'This book, representing the system of of vinyasa krama contains a progression of vinyasas. In each sequence and subroutine, the flow progresses from the simple movements to those that may appear impossible at first glance.' pXX
Each asana within a sequence can be seen as preparing you for the one that follows. Problems come when you take a portion of a subroutine from here and part of another from there and so on, building up a daily practice routine or in the case of Ashtanga a series. Unless you want a four hour practice you're going to end up losing some of the preparation poses for some of your chosen asana, can't be helped.
I've always felt this to be the case in Intermediate series. Kapotasana is immediately proceeded by six progressively deeper or at least less supported backbends. How different that is from the first Leg behind head posture Eka pada Sirasana. It's been put to me that if you follow the modern Ashtanga approach of adding Intermediate poses to Primary, one at a time, by the time you arrive at practicing LBH you will never have another problem getting straight into the posture. Perhaps that's true for some, sitting here in frount of the Mac I've just put my leg behind my head, cold and it's true I'm flexible enough to do it. However, I personally find that if I have had some LBH preparation poses I can get my leg further over my shoulder, I can get deeper into the posture and feel more comfortable while I'm there.
So, while I seem to be back following a traditional Ashtanga practice again, I do occasionally, add a posture or two, here and there, where and when I feel it's appropriate. That's not traditional you might argue shaking your head in despair and/or wagging your finger in displeasure. Whereupon I might choose to direct you to this quote form Manju Jois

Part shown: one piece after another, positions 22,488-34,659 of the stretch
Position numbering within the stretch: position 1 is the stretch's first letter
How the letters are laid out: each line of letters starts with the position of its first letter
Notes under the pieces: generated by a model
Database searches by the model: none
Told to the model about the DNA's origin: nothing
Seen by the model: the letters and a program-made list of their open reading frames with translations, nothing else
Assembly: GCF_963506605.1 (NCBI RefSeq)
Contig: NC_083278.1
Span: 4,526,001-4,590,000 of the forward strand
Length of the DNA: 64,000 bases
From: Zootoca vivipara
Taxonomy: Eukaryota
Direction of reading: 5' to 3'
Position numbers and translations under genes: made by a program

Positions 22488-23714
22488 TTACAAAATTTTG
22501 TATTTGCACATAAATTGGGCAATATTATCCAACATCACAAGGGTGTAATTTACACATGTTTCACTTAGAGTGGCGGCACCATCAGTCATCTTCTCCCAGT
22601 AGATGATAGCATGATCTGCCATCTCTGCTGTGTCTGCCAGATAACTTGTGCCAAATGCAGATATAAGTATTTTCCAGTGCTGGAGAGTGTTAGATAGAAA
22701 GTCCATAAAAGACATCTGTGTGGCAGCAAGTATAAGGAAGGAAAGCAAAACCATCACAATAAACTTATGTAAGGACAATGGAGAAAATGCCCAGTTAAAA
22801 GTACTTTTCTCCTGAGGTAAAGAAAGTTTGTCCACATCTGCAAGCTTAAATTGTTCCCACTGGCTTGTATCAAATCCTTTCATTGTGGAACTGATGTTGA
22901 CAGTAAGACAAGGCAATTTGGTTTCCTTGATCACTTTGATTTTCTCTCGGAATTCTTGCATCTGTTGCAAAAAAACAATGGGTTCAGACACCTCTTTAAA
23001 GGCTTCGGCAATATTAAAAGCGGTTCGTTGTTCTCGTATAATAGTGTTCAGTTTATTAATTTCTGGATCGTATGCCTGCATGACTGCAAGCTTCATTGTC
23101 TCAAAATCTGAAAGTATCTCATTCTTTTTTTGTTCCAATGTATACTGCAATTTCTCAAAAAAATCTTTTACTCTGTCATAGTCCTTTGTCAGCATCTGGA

6. Which was the type of practice your father asked you to do when very young? Did you practice the normal Ashtanga Series or something adapted to your own capacity and age?
At the beginning I could make the postures that I wanted to do. He was not too strict when I was 7 years old, he let me do only the asana that I wanted, but when I started growing up he slowly got serious and he wanted to be sure I learned in the right way. Then I had to practice yoga in his presence in order to be sure that my bandhas were right, my Ujjayi breathing was right, my postures were right. Then he started to give me postures and if I couldn't’t make one he gave me another one to try. That helped me to master the postures. He never told me you have to stop here because you have to master the posture before passing to the other one. He always encouraged me to go other way round in order to master the posture. And this gave me a lot of flexibility that helped me a lot and yoga should be taught like my father did with me.
IN THE FATHER’S NAME
Interview with Sri Manju Jois
By Giuliano Vecchiè
Flexibility, that pretty much sums up Krishnamacharya's later teaching, as presented by Desikarchar and Ramaswami, could it be that he was teaching flexibility back in the 30's and 40s in Mysore when SKPJ was his student.
Here then, as promised, are some LBH preparation poses that you can slip into your practice as you see fit.
Leg behind head postures appear in several Vinyasa Krama sequences
In the Asymmetrical sequence Eka Pada Sirasan is preceded by
Arkana Dandasana (Archer)
and Kraunchasana (heron )
In the Supine sequence Dakshina Bhairava or Kasyapasana is preceeded by several leg stretches but this one in particular.
In the On one leg sequence there are several leg stretches also including Trivikamasana (conqueror), sorry forgot to take a picture of this one, mine's pretty lame anyway so your not missing much. These are before Durvasana (standing leg behind head).
In Ashtanga's Primary before Supta Kurmasana, we have of course
And while practicing some Yin Yoga the other evening I came across these two which make great LBH preparation poses.
Eka Pada Rajakapotasana Variation
Utthan Pristhasana Variation